The discipline of archaeology can open up the past to us in a way in which we can enter into a dialogue with our ancestors. There are many ways it can do this: stratigraphic excavation, pottery typology, socio-historic interpretation, etc. However, one thread running through this increasingly focused pursuit is that of dating the physical findings to a particular cultural timeline. This is crucial if we are to know, with as much certainty as is allowed, who we are speaking with. Indeed, dating may be the proverbial thread that holds entire pursuit together, without which the individual pieces of the puzzle might be compared to the children of Israel, who the author of Judges describes as each going off in their own direction. Like the king Judges so wistfully imagines, dating brings cohesiveness and direction to a potentially (or real?) chaotic situation. In this paper I will explore the particulars of radiocarbon dating; from its background and origin, to discussion of samples, method, results, and calibration.Background With the explosions of the first atomic bombs echoing in his thoughts, Willard F. Libby, working with A.V. Grosse, Ernest Anderson, and several students, pioneered the work on a theory that natural C14 not only existed, but that it could also be used as a method for dating certain artifacts of antiquity. Working under the premise of his 1946 paper that suggested C14 might exist in all living organisms, a team including Libby and Grosse collected readings from the Baltimore sewer system. It was discovered that methane collected from these sewers contained radiocarbon activity, whereas methane derived from petroleum did not. These findings gave strength to the theory suggested in his paper, but several years of additional research were needed. After their sewer experiments, global samples of wood were gathered in which the researchers discovered a consistent level of radiocarbon deposits. From that point on, the theory developed until it became widely accepted within the scientific community, culminating with Libby?s acceptance of the Nobel prize for chemistry in 1960.The Origin of C14 Natural C14 is formed in the upper atmosphere when nitrogen reacts with neutrons. Neutrons are produced by cosmic rays bombarding the earth, and are thus dependent upon the level of cosmic ray bombardment, as well as the earth?s natural ability to receive the rays from space. The only known deterrent to cosmic ray absorption is the earth?s magnetic field. The stronger it is, the less the cosmic rays reach the earth. Once the C14 is produced, it exists in a very small quantity in carbon dioxide, a product of oxygen and carbon. From here, all living organisms take in C14 by either photosynthesis (plant life) or the food chain (breathing life). Since C14 is radioactive, and therefore destructive to life, it is necessary for all organisms to release C14 at basically the same rate they consume it. Those that do not release radioactive carbon as quickly as they absorb it, it is assumed, would not survive as a species. Consequently, in principle, there exists an equilibrium between the levels of C14 in the atmosphere and that which exists in all living organisms. When an organism ceases to live, it ceases also to take in C14, and the rate of release (radioactive decay) can then be measured and compared to values pertaining to the half-life of the isotope. At present, the best estimate for the half life of C14 is 5730! 40 years, thus making it an almost ideal determinant to archaeologists, and in particular archaeologists concerned with excavations in the middle east.Samples Because of the very nature of radiocarbon dating, the ideal sample pool is limited. Preferably the sample is organic in composition, and is free of any contamination, such as exposure to other organic material that would skew the readings. This is particularly important in terms of packing and shipping the sample to a radiocarbon laboratory. Below is a list of some potential samples and concerns for each. Charcoal and Wood are predominant among samples found at archaeological sites. Both are preferred because there is little chance of contamination. However, the possibility of underground water causing a change in C14 saturation needs to be considered with the charcoal. And, while not considered contamination per se, precut growth in wood samples needs to also be taken into account. For instance, if the wood being sampled was cut from the center of a tree, the date read from the analysis would be the date the tree started to grow, not the date the tree was felled for use in construction. Most of the time this would account for an error on the line of 100-200 years. However, it could potentially be greater than that considering the life span of some trees like the Bristle cone Pine is 4000+ years. “Short-lived” Samples include items such as seeds, hides, paper, cloth, grass, and grains. These are usually preferred to the wood samples because of the potential problem of precut growth. They are called “short-lived” due to the fact that they are, or are made from, items with a relatively short life span. Like the wood and charcoal listed above, there is little chance of contamination. Ivory is an excellent candidate for dating because it is rare that the specimen will be contaminated. This is due to compaction in its structure and the fact that it, for the most part, remains in a state of preservation comparable to that of contemporary samples. There have been tusks found over 40,000 years old that were first suspected to have come from modern-day elephants. Like trees though, care needs to be taken in ascertaining where in the tusk the sample originated. Whereas in trees, the center is the oldest, it is just the opposite for tusks. Bones are often found at archaeological sites, but they present a unique problem for carbon dating. First, the carbon found in bones is mostly inorganic and unsuitable for testing. Second, bones are very porous. Unless a good seal is established around the sample, it is very likely the sample will be contaminated by ground water. This can throw a date off considerably. The best bones to use then, are ones that have been preserved within a heavy layer of charring from a fire or volcanic activity. Collagen in bones can also produce carbon, but to date it has performed poorly in establishing a reliable result. Pottery and Iron are not usually used as samples in C14 testing, but there are times when they can produce accurate dates. However, pottery must be contain at least 1% organic carbon to agree with normal control samples. Other tests using the same or even higher percentage, however, produced inconsistent results. Certain types of iron can be used, but requires a high temperature furnace to combust the carbon in the iron. Iron from meteors cannot be used. As I have already alluded to above, shipping involves special care in how the sample is prepared, and what the sample is sent in. Below are steps for consideration in getting a sample from the site of the dig to the laboratory for a successful date. Collection of the sample to be analyzed is the first step. Care should be taken not to contaminate the sample with contact of human skin or other organic materials. However, this is not always a troublesome task. Large pieces of wood covered with earthen material, and storages of grain and such can usually be dealt with with little fear of contamination by human contact. Nevertheless, proper tools such as trowels, tweezers, spades, and the like should be present to deal with smaller items like pieces of charcoal embedded in dirt. Especially with the smaller samples, it is wise to separate them from as much of the earthen material as is possible to avoid further breakdown and homogenization during the shipping. And, as with all samples collected from a site, it is important that some detailed record be maintained of the radiocarbon sample?s stratigraphic context so that its readings might be cross-checked with other readings pertaining to a particular level. Packaging the sample is relatively easy, but the importance cannot be overstated. The container one chooses really depends on what form the sample is in. If the sample is large and/or sufficiently solid, even cloth or paper will do. However, most samples necessitate something like the organically neutral environment of plastic or metal, sealed with a strongly adhesive tape. If possible, samples should be dried before shipping to prevent the growth of mildew. Finally, each container should be labeled on the outside to ensure proper identification. Contamination at this point needs to be better defined. There are many factors that may contribute to a sample becoming contaminated. When saying “contaminated,” I am referring to the result of any process that causes a theoretically pure sample to become impure, and thus produce a skewed reading. So far we have only dealt with the human element. However, events such as atmospheric C14 variations, natural changes due to glaciation advancement or retreat, human activity, deep marine effects, exposure to hard water, and volcanic activity can all contribute to a sample?s contamination. Recognizing these factors as potentially being present in the stratigraphic context of a find is crucial to obtaining an accurate date.Methods of Dating Solid-Carbon dating was the first method developed back in the early 1950?s by Libby and some of his students. It is no longer used to three drawbacks associated with it. First is self- absorption. When its beta particle disintegrates, the energy level produced by the breakdown is very low, and difficult to detect. Thus it required a large sample to detect something more than a fraction of the disintegration. Secondly, carbon absorbs rather well. Many samples were contaminated due to the fallout in the air from atomic tests in the 50?s. The samples could be cleaned, but not with the certainty needed for accurate readings. Last, the reaction rate of carbon dioxide varied when exposed to magnesium during the procedure, perhaps giving way to a few dates that were clearly too old for the control sample. Gas-Counting was the method that replaced the solid-carbon method. This method was popular for a time in the late 50?s, after which time many laboratories switched to using proportional counting or scintillation counting. Gas-counting basically involves the rapid combustion of a sample (acidification in the case of inorganics), and then many stages of chemical removal of electronegative and radioactive impurities. Then, because of the presence of radon (half-life of 3.82 days), the sample is stored for two weeks until this impurity has decayed below the limit of detection. This can make the entire process stretch out to as much as a month for a reading. Liquid Scintillation Techniques are also used in some laboratories. Though the chemistry involved is considerably more complicated, it usually achieves the same quality of results as obtained with the gas counting method. However, there are two advantages to the scintillation process. One is that the equipment needed for counting is more readily available than is for the gas counting method. This is an important cost factor because, while the gas counting method requires much human intervention and processing, the equipment used for scintillation is usually semiautomatic, and therefore uses less manpower. Secondly, there is a much greater flexibility with the scintillation process. With the flip of a switch, the laboratory can change from calibration to a reading for an unknown sample. Accelerator Mass Spectrometry is the latest technique being used to date samples. Whereas the other three are based on observing the decay products of C14, AMS counts the number of C14 atoms present relative to the number of C12 and C13 atoms in a particular sample. To do this, the AMS system was built on the technology of the mass spectrometer. With the MS, a magnetic field is applied to a moving charged particle, and the particle is deflected from the straight path along which it was traveling. If charged particles of different mass, but the same velocity, are subject to the same magnetic field, the heavier particles are deflected the least. The AMS works similarly, however, the charged particles are driven to very high speeds by large voltages of electricity. This allows the minute levels of C14 to be detected among the higher levels of elements such as N14 and CH13. The AMS system has two major disadvantages. The first is the high construction and maintenance costs. Building the facility alone can run as much as $2 million. The second is the need for rigorous pretreatments (such as the removal of calcium hydroxyapatite from bone, and cellulose from wood) to keep even minute levels of contamination from causing major errors in dating results. However, AMS is more efficient than the conventional methods for several reasons. 1) It can accurately date a sample 1000 times smaller than can conventional techniques. This means smaller artifacts or specimens can be, for the most part, preserved by the archaeologist instead of being destroyed in the dating process. 2) Other chemicals can be detected more easily in a sample. This allows the laboratory to detect the effects of contamination on the results. 3) With AMS a laboratory can run as much as 1000 tests per year because of the 2-3 hour testing time. With conventional methods, it can take 1-3 days.Test Results Most of the controversy and misunderstanding surrounding radiocarbon dating revolves around the test results pointing to a date or dates that someone does not agree with. As with all scientific methods, there are limits to what radiocarbon dating can and cannot do. Also, there are questions concerning errors, accountability, and a consistency of standards to be considered. The Maximum age limit for conventional methods is about 40 000 years, whereas the limit for AMS is controlled by the individual machine?s stability and contamination introduced or missed during the processing of small samples. As the sample gets older, levels of C14 can drop to the point where it is difficult to measure against the background level naturally present. When this is the case, results are quoted as either “infinite” or “background.” The Minimum age limit for all methods is not less than 200 years. Results pointing to an age of less than 200 years are reported as “modern.” Contaminations here can occur due to the world?s fossil fuel and atomic bomb activity, and results showing more C14 than would normally be seen in contemporary samples have been quoted. Error is present in every scientific process. Normally, experimental error is calibrated by repeating the measuring process. However, this is not very practical in radiocarbon dating due to the sample size, time, and cost factors. The error term (s), then, is estimated for each sample and applied as a known measurement. Going with the normal distribution curve, the true result is expected to have a 68.3% chance of being within 1s of the experimental result, a 95.4% chance of being within 2s of the experimental result, and a 99.7% chance of being within 3s of the experimental result. To date there is no accepted convention as to just how a laboratory should apply the error estimation. All laboratories include an estimation based on Poisson statistics (industry wide standard based on known counts). But how those statistics are applied will differ from lab to lab. This is because, over a short time period, the decay rate for C14 is not exactly predictable. However, the percentage of error can be reduced significantly by an increase in count time in the conventional methods. Liquid Scintillation gives eight counts per minute per gram for a modern sample. To insure a maximum error of 1% (an error term of approximately 80 years), a five gram sample would need to be counted for about 250 minutes. The older the sample, the longer it takes to produce the same error term. Increasing the minutes of counting, or the size of the sample will also affect the outcome in the way of a more accurate result. In addition, several samples must be sent out to different laboratories so that a “blind” and impartial result will be produced. Finally, accuracy and precision are often used interchangeably when speaking in terms of error. However, they are quite different. Accuracy refers to systematic errors in relationship to a true result. There may or may not be precision associated with these results. Precision, on the other hand, refers to how tightly associated the results are with each other. It basically measures the randomness of errors. These results may or may not be accurate in terms of the true results in this case. Thus, an accurate result is more desirable than a precise result because of the relationship between it and the true result. If possible, though, both are pursued. Lastly, a statistical model will be applied to eliminate any extreme results before a test result date is settled upon.Calibration Radiocarbon dating works very well when trying to establish a broad estimate of age. The problems start when trying to establish calendar dates. This is where calibration, specifically that of dendrochronology, is most helpful. Dendrochronology, the establishing of calendar dates through the study of tree rings, can calibrate with great accuracy radiocarbon dating so that it can more efficiently be used to establish specific ages and dates for the archaeologist. Long chronologies can be plotted by starting with living trees and overlapping them with older, felled trees. This process is continued as far back as possible. Through use of trees like the Bristle Cone Pine, we now have chronologies dating back 8 000 years. Dating these findings by radiocarbon methods then gives us a statistical curve of calibration based on the comparison of absolute dates (tree rings) and approximate ages (radiocarbon). Laboratories can then use this statistical model to account for any natural error inherent in the radiocarbon process.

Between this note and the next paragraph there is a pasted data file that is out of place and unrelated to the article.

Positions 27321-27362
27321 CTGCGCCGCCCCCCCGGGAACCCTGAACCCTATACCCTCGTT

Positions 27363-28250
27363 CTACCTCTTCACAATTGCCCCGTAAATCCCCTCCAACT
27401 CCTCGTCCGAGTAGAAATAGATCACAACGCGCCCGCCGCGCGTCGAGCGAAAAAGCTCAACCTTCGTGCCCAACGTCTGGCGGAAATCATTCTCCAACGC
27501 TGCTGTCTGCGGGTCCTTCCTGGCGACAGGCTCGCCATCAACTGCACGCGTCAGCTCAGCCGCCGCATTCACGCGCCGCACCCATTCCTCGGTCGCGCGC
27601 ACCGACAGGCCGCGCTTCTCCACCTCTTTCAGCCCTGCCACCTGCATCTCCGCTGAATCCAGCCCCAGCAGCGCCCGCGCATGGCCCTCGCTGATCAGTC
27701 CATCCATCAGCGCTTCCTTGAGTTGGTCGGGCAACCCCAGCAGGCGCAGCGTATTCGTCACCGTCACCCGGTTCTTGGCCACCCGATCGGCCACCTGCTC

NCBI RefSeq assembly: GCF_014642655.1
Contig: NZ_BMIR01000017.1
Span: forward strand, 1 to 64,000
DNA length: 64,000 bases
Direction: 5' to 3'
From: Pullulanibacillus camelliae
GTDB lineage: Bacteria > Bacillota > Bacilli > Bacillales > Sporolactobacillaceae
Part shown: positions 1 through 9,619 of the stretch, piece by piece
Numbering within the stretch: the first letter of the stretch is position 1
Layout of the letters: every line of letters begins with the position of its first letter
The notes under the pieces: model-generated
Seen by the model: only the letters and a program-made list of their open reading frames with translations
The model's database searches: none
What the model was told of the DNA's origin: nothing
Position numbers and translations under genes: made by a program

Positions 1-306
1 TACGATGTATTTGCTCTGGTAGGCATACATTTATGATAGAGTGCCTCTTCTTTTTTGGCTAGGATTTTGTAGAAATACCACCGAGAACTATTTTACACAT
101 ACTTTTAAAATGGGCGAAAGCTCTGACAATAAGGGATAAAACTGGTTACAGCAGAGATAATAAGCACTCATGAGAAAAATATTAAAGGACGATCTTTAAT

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Orna, Mary Virginia. Archaeological Chemistry: Organic, Inorganic and Biochemical Analysis. Washington: The American Chemical Society, 1996
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Graduate Paper written in Spring of 1998.Grade received: A9.5 pages plus bib.